During this period of convalescent leave, Richthofen worked on an autobiography that greatly exaggerated the feeling and mood of war operations on the lines for the benefit of the people on the home front. This combined with his aerial victories had made him a legend to the people, so much so that he was thought to be irreplaceable from a propaganda perspective for the Imperial German Government. Against their wishes that he take a safer posting, Richthofen remained on the front lines even as story circulated that the British had raised squadrons specially to hunt Richthofen and had offered large rewards and an automatic Victoria Cross to any Allied pilot who shot him down. It was during this time that he was observed to suffer from post-flight nausea and headaches, as well as a change in temperament which many linked to his early airborne injury.
On April 21, 1918, while flying over Morlancourt Ridge near the Somme River, Richthofen received a fatal wound just after 11:00 am while pursuing a Sopwith Camel that had engaged his cousin, Wolfram. Accounts of the action are to a certain extent conjecture; Richthofen died shortly after making a successful emergency landing and in a day and age before cameras captured airborne kills and amidst the fog of war inherent to any battle details are lost to the time it takes for soldiers to react. Compounding this problem is the absence of reliable witness - Richthofen had no copilot - and the loss of physical evidence as Richthofen's plane was dismantled by souvenir hunters shortly after his death. It is known that at the time of his death forces of the British Empire were flying combat air patrols in the area, and initially the Royal Air Force (recently created by merging the Royal Flying Corps and Royal Naval Air Service) credited Canadian pilot Roy Brown with downing the Red Baron, however it is now widely believed that anti-aircraft fire from a ground based anti-aircraft (AA) battery scored the fatal hit that ended the career one of the famous aerial aces in history. Of the names suggested as most likely to have fired the shot that killed Richthofen, the two most frequently cited are Snowy Evans, a Lewis machine gunner in the Royal Australian Artillery, and Cedric Popkin, an AA machine gunner with the Australian 4th Division. Moreover, it has been postulated that the weather, the constantly moving front line at the time, and his previous combat injury may have played some role in Richthofen's death. In any event, following his death he was given a military funeral and initially buried in the cemetery at the village of Bertangles, near Amiens; over the following years his body has moved several times and he now presently resides in a Richthofen family grave plot at the Südfriedhof in Wiesbaden.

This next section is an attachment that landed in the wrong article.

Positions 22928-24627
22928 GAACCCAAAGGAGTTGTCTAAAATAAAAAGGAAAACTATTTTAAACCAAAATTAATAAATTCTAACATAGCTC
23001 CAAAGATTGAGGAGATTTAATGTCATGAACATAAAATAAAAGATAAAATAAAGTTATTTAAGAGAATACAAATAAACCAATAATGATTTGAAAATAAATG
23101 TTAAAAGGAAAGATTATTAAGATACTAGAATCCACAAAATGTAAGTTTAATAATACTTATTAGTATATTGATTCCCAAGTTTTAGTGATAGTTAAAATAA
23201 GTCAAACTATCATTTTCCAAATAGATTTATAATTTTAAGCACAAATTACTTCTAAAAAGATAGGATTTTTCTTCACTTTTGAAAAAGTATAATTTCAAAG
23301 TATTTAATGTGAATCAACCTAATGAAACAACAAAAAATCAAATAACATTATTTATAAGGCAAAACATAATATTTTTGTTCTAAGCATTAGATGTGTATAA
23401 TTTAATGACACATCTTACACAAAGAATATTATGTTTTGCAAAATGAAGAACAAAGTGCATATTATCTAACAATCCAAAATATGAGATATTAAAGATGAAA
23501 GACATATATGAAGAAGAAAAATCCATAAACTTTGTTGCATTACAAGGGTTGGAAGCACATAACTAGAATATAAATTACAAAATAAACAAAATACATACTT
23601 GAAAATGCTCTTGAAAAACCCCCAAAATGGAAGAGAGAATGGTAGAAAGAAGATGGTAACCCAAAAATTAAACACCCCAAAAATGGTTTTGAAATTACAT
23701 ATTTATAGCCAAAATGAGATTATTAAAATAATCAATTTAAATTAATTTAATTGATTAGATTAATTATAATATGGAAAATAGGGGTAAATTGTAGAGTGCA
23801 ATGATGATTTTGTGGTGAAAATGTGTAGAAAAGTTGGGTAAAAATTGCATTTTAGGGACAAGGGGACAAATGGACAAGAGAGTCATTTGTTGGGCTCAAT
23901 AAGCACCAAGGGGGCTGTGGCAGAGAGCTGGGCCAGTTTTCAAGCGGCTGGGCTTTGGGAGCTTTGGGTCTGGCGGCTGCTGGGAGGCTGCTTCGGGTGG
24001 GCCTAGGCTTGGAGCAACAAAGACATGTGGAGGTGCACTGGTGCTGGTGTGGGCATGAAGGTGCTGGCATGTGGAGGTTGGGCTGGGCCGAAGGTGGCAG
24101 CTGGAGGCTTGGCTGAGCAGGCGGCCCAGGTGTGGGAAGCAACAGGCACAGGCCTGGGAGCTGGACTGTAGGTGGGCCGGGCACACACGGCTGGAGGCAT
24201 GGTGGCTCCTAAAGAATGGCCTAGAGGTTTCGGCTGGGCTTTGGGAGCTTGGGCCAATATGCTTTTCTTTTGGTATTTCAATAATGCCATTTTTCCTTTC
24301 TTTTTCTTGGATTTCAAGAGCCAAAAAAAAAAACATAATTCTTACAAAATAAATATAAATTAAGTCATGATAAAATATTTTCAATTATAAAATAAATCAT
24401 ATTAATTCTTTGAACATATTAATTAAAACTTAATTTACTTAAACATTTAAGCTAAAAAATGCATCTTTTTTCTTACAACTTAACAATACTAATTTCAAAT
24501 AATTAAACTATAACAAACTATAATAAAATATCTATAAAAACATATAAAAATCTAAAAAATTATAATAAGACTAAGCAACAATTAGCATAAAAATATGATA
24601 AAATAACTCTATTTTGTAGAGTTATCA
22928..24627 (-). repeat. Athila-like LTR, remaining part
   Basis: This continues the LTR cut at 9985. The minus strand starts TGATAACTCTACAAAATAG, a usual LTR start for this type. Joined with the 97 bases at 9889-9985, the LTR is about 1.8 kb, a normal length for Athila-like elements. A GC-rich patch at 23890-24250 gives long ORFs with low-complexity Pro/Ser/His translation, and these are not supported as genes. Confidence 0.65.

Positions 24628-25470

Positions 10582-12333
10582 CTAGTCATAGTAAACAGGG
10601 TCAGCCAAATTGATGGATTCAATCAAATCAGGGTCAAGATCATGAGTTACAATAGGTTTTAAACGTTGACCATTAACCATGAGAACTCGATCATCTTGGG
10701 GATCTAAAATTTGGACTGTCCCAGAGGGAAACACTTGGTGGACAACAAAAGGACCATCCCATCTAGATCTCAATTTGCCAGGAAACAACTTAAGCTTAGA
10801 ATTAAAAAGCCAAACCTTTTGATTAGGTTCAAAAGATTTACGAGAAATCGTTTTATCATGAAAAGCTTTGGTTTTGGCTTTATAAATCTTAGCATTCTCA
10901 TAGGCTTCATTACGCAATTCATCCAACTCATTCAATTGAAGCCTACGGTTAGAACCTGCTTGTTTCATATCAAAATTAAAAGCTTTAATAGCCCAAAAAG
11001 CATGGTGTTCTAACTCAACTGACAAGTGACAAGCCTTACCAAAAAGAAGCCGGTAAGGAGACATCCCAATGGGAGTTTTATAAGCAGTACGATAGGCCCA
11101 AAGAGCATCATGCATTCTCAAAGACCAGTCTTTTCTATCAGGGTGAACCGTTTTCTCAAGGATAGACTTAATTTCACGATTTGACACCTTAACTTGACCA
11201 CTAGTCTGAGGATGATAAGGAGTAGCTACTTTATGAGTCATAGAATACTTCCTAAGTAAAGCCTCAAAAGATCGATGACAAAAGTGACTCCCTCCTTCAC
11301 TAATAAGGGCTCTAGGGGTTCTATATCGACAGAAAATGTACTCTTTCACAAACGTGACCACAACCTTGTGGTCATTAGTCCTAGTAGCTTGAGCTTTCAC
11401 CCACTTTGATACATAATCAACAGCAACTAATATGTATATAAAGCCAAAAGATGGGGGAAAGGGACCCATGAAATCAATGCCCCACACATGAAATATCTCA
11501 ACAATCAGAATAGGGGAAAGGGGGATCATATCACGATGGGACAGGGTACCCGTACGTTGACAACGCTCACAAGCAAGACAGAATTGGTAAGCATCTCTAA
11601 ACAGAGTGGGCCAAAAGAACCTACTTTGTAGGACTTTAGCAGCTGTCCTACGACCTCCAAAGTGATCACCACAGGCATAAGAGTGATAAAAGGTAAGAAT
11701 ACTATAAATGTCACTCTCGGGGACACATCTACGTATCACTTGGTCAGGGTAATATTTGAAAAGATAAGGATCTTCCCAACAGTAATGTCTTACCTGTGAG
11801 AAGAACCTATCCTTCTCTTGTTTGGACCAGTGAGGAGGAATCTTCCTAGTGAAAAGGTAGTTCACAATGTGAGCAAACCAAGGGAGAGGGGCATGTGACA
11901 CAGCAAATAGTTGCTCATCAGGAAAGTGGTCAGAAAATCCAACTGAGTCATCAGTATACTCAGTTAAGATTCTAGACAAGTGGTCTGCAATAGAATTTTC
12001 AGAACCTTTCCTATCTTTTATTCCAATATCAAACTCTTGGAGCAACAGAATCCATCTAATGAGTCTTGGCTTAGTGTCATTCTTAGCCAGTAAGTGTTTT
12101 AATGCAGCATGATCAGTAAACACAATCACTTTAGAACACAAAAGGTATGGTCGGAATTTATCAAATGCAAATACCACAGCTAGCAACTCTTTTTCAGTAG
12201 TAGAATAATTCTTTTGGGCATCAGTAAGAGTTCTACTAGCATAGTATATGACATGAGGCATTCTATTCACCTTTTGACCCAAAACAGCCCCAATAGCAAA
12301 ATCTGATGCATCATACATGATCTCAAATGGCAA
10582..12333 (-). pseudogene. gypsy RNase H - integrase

The Red Baron's Legacy survives today in both the stories of his combat achievements (he was considered the ace of aces of the war) and in songs, movies, and other media celebrating his life and achievements. Of these mentions, the most famous may arguably be his recurring role as a foe to Snoopy in the late Charles Schultz's comic strip Peanuts, which was immortalized in 1966 a song by The Royal Guardsmen titled "Snoopy vs. the Red Baron". More recently, with the rise of the digital revolution and the presence of digital entertainment across console and computer systems, the Red Baron has made increasing appearances in various video games, contributing to his fame and ensuring that his legacy lives on.